Hurrah, The Guardian is once again promoting the delights of the Hoo Peninsula. Follow in my footsteps and take a walk out to Cooling this spring.
In this month’s edition of The Land magazine, George Monbiot draws parallels between the struggles of indigenous people stripped of their tribal land by unscrupulous corporations and the road protesters at Twyford Down in the nineties who fought to protect chalk downland and Iron Age remains against an unscrupulous government intent on handing out road building contracts to their development buddies.
As Berengrave Nursery, an area of scrubland on the edge of my town, home to some of our rarest and most endangered wildlife, is granted planning permission for 120 houses. It strikes me that we are in a new era of land grabbing.
As a child growing up in an East London suburb my love of nature was created by exploring the former airfield and quarry at the end of my road. A world of wetland, scrubland and hedgerow now designated a SSSI. Yet everywhere I look these urban nature reserves are being cut down and concreted over to make way for completely unaffordable housing which no one trying to get on the housing ladder can buy.
These housing developments are doing nothing to solve our countries supposed problems which rest in inflated housing prices, lack of affordable rent in London and the 90,000 houses which are owned by foreign investors and sit empty for most of the year.
They provide nothing for local communities other than tailbacks caused by temporary traffic lights and more cars on unsuitable roads yet they take away our precious edgelands full of hedgehogs, badgers, nightingales and turtle doves. They take away the countryside on our doorstep and move it to somewhere else. They take away spaces which generations have used to walk their dogs, let the kids run wild, pick blackberries for jam.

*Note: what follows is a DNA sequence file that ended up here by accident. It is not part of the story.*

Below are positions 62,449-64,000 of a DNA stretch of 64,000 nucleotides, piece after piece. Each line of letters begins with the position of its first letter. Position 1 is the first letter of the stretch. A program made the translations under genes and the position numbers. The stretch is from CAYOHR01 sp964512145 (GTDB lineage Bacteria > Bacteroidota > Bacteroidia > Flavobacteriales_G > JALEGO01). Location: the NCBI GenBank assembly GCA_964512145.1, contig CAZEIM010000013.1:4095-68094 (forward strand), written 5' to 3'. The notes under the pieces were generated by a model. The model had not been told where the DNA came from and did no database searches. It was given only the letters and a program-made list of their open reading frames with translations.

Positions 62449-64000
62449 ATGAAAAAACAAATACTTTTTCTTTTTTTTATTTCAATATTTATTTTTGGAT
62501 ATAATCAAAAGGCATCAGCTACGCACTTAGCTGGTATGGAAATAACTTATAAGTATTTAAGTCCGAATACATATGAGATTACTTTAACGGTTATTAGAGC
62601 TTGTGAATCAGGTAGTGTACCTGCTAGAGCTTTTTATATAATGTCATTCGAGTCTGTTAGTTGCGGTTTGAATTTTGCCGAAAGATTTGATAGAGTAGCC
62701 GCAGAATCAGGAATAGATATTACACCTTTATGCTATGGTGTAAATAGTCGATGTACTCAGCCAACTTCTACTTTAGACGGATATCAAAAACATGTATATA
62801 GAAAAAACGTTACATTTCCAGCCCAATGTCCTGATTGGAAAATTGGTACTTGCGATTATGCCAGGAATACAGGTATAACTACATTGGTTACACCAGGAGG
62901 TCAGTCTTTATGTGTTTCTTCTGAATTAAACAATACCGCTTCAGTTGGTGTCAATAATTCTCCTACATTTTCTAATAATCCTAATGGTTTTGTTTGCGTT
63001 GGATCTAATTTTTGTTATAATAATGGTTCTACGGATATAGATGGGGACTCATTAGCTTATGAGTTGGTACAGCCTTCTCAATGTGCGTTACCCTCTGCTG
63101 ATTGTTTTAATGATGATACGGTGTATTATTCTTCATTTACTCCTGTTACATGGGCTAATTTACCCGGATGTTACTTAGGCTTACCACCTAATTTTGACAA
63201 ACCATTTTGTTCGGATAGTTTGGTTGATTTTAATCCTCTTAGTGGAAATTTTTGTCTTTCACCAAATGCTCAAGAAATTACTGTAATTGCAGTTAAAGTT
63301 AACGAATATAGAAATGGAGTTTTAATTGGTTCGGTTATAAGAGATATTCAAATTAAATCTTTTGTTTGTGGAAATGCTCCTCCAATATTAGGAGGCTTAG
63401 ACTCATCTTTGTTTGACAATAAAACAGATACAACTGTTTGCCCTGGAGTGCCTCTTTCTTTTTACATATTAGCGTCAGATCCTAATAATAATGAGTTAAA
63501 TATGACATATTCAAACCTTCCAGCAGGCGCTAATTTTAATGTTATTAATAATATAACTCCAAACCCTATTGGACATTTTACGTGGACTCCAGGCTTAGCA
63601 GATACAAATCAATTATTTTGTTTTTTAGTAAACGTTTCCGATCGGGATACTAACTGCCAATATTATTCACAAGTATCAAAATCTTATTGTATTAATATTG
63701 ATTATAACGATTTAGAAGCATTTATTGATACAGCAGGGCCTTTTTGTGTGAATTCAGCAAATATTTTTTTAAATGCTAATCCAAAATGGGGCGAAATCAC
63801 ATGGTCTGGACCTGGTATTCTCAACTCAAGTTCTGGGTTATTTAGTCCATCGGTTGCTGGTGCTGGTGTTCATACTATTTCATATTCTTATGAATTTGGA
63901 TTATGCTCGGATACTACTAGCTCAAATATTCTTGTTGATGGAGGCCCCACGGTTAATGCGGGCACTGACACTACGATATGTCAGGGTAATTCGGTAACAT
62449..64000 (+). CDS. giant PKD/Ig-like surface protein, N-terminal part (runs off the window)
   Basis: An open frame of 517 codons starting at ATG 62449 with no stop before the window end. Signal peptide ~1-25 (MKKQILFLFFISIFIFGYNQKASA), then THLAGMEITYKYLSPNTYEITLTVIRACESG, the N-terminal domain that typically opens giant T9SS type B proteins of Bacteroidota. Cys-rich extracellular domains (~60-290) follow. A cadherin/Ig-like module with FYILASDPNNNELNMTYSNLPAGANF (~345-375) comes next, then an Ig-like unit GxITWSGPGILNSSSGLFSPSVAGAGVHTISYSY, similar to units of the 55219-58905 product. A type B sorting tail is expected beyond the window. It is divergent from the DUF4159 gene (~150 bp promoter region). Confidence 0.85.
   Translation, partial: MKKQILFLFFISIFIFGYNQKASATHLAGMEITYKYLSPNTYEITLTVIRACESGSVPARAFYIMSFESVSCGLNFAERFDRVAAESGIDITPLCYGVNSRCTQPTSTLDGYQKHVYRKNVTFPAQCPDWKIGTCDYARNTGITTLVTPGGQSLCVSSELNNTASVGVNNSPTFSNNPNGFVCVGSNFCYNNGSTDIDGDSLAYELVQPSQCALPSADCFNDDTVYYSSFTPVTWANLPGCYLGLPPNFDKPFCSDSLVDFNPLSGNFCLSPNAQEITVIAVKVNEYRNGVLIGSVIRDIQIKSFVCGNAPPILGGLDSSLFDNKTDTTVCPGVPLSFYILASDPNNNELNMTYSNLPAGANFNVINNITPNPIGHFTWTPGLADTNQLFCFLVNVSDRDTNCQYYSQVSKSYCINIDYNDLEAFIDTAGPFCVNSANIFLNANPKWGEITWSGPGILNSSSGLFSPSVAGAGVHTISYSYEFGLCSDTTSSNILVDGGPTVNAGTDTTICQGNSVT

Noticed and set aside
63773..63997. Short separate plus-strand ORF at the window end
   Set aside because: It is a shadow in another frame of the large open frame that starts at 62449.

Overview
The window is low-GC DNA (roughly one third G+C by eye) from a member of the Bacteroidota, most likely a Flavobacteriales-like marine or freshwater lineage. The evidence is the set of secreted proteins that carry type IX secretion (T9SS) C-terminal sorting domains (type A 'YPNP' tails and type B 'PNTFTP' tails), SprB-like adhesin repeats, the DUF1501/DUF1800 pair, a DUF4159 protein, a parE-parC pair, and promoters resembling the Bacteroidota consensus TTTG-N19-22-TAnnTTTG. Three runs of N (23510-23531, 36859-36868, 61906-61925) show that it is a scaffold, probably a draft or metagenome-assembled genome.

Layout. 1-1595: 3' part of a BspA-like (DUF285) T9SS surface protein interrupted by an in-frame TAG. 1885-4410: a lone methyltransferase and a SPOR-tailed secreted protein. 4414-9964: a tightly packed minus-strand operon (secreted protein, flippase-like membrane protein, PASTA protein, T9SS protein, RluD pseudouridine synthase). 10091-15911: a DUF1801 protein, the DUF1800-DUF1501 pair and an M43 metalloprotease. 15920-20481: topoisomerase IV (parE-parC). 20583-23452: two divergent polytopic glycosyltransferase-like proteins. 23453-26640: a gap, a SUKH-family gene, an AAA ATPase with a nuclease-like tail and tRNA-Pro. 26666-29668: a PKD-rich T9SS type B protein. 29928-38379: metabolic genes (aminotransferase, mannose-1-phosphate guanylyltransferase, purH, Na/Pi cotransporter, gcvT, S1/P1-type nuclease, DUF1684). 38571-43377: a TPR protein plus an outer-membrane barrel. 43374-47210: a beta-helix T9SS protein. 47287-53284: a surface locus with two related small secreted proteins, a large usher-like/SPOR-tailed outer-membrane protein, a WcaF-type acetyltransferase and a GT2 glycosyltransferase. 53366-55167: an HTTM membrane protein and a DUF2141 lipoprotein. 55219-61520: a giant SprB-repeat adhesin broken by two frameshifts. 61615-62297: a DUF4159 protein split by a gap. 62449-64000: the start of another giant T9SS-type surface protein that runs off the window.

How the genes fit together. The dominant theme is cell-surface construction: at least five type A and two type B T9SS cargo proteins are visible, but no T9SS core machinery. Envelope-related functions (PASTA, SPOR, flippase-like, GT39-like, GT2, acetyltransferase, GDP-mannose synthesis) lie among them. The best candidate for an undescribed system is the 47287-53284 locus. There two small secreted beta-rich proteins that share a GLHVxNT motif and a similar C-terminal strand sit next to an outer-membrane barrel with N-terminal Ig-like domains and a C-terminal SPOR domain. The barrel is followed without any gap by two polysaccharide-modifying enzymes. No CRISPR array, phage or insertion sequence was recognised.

It strikes me that our edgelands are the new commons, places which exist in our shared culture which are being surrounded by steel fences and destroyed for massive financial gain by wealthy land speculators.
Berengrave will be destroyed as every other scrubland in my area has been destroyed. Rich men will get richer and some environmental consultancy firm will get fat off of helping the developers to remove the wildlife and dump it elsewhere.
I’m pretty sure this is happening in your area as well as mine and with each piece of scrubland that vanishes we becoming more divorced from our countryside, more urban, more cut off from wildlife.
This land is our land and we are loosing it faster than every before.
As I write the country is hit by icy temperatures.
Not quite down to the -40 degrees I experienced while working in the Arctic in 2013 but still enough to send us all scurrying to turn the heating on.
This surge in energy usage is threatening the countries supply of gas and will possibly lead to cries to allow increased fracking with all its attendant potential to damage our water supplies.
Alternative energy sources are, of course, part of the solution but like all developments they need to be appropriately sited.